– 1.4 million Bq/kg from the nest of swallow (Fukushima Diary, Mar 26, 2012):
Ministry of the Environment announced that they measured 1,400,000 Bq/Kg of cesium from the nest of swallow in Okuma machi, which is 3km away from Fukushima nuclear plants.
It is assumed to be made of mud or dead leaves from rice fields.
From the analysis of National Institute of Radiological Sciences, it was 2.6μSv/h at surface, 0.08 μSv/h at 50cm away.
– 1.4 Million Bq/Kg of Radioactive Cesium in Swallow’s Nest in Okuma-Machi, Fukushima (EX-SKF, Mar 23, 2012):
The Ministry of the Environment, whose mandate also includes protection of animals, says “There is no effect on humans” if one stays away far enough.
What about the birds, having grown up in a nest with 1.4 million becquerels/kg of radioactive cesium with 2.6 microsieverts/hour surface radiation?
From Kyodo News (3/23/2012):
1.4 million becquerels of radioactive cesium from a swallow’s nest, “No effect” if you stay away
The Ministry of the Environment announced on March 23 that 1.4 million becquerels/kg of radioactive cesium (Cs-134 and Cs-137) was detected from a swallow’s nest taken from the wall of a building in Okuma-machi in Fukushima Prefecture, about 3 kilometer from Fukushima I Nuclear Power Plant.
環境省によると、巣はセシウム濃度が高い付近の田んぼの泥や枯れ草を集めて作ったとみられる。千葉市の放射線 医学総合研究所に運び、巣表面の放射線量を測定すると毎時２・６マイクロシーベルトだったが、約５０センチ離れると同０・０８マイクロシーベルトに下がっ たことから、同省は「近づかなければ巣による人への影響は無視できると考えられる」としている。
According to the Ministry, the nest was built from the mud from a nearby rice paddy and dead leaves with high radioactive cesium density. The nest was taken to the National Institute of Radiological Sciences (in Chiba City, Chiba), where the radiation levels were measured. It was 2.6 microsieverts/hour on the surface of the nest, but the radiation level dropped off to 0.08 microsievert/hour at 50 centimeters from the nest. The Ministry says that “if one stays away from the nest, it can be safely concluded that any health effect on humans can be ignored”.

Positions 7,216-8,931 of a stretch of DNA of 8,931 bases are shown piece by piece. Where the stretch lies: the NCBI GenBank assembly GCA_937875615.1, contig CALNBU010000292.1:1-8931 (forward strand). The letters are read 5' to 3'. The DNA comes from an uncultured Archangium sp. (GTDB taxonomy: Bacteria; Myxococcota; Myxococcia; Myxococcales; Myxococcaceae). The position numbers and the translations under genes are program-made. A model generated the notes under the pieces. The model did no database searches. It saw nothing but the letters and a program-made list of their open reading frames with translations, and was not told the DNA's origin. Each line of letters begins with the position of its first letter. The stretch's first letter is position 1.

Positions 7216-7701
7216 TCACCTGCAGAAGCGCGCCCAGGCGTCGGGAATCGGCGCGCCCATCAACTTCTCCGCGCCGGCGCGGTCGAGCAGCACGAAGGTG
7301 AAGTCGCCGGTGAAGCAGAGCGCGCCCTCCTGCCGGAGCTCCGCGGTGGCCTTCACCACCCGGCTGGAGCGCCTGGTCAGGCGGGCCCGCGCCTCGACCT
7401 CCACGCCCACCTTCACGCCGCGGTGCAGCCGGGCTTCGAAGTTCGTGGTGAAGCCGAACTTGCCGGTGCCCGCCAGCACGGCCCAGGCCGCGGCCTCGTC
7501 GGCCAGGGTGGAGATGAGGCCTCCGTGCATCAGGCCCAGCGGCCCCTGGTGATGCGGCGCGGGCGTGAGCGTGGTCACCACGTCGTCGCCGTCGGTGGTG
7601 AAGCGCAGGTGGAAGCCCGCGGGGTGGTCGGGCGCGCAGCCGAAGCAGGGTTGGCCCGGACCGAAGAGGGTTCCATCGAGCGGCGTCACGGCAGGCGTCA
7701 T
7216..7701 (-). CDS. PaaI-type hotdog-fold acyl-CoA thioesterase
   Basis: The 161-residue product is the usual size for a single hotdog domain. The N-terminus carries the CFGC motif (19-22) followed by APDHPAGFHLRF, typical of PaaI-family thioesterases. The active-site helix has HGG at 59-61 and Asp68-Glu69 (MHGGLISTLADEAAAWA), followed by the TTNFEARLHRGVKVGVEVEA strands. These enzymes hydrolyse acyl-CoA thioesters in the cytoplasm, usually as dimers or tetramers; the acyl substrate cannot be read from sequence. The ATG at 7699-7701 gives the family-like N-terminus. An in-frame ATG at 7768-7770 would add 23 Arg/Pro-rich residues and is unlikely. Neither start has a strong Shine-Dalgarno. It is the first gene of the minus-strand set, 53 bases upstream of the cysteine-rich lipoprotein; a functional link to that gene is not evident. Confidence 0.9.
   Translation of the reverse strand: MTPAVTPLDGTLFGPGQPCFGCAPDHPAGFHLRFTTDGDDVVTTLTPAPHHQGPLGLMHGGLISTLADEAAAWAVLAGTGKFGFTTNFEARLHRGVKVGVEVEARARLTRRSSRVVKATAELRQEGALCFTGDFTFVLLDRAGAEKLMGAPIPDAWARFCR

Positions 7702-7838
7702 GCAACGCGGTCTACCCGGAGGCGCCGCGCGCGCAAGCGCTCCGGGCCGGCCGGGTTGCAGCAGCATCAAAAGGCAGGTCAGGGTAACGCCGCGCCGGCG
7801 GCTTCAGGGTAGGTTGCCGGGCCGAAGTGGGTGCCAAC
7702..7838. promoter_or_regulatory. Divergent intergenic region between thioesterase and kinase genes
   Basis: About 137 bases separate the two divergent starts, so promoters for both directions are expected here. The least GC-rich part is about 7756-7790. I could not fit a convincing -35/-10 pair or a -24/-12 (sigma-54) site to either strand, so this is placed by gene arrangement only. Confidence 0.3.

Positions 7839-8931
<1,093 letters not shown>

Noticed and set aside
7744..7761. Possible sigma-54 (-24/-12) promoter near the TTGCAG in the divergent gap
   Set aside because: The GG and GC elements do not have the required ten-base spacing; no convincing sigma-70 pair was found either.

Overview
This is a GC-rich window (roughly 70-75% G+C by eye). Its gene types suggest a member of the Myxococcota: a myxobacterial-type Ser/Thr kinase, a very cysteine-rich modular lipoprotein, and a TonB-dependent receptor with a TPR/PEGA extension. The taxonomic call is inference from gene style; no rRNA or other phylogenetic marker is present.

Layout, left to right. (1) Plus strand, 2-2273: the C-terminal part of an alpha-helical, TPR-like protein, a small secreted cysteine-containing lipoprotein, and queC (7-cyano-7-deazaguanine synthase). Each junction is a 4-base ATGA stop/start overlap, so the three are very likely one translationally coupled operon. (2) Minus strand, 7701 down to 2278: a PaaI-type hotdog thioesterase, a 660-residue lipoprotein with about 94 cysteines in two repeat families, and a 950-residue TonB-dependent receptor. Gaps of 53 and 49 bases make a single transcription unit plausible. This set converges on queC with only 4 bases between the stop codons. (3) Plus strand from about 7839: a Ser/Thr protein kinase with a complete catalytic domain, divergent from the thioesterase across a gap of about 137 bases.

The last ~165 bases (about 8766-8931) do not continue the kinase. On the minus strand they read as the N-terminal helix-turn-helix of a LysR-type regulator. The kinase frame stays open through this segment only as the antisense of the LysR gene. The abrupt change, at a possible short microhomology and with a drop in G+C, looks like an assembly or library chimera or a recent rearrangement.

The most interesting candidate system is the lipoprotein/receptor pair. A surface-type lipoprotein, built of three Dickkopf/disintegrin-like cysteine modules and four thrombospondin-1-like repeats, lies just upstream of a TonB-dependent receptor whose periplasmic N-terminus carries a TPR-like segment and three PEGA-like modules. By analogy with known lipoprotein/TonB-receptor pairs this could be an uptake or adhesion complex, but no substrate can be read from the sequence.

I can’t find any press release on the subject at the Ministry of the Environment website, which is a disorganized mess (probably on purpose).
The Yamashina Institute for Ornithology announced last year that it would collect swallows’ nests from various locations in Japan to test for radioactive materials. I wonder if they had done it. I would trust the institute much more than the Ministry of the Environment. Looking at their website, they are still collecting the nests from 2011.